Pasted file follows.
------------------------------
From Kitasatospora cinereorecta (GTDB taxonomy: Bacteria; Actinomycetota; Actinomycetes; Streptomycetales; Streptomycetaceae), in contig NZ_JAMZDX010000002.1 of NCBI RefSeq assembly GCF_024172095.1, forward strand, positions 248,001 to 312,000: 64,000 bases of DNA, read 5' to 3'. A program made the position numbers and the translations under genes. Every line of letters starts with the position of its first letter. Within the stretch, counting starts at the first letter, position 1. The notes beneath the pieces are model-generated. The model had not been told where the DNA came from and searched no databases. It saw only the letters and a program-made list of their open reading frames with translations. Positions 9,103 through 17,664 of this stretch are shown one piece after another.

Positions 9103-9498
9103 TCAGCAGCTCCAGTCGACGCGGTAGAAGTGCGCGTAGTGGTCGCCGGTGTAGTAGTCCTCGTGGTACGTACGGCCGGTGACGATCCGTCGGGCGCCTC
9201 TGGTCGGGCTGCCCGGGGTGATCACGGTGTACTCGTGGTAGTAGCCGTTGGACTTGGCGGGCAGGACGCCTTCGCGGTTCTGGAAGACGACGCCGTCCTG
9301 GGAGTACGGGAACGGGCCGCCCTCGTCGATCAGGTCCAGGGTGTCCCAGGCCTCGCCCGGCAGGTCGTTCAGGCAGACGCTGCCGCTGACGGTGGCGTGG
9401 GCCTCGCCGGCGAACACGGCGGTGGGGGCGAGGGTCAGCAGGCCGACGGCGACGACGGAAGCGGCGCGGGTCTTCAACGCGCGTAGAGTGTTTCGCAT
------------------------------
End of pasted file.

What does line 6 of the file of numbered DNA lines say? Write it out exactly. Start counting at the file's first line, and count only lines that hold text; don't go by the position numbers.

9401 GCCTCGCCGGCGAACACGGCGGTGGGGGCGAGGGTCAGCAGGCCGACGGCGACGACGGAAGCGGCGCGGGTCTTCAACGCGCGTAGAGTGTTTCGCAT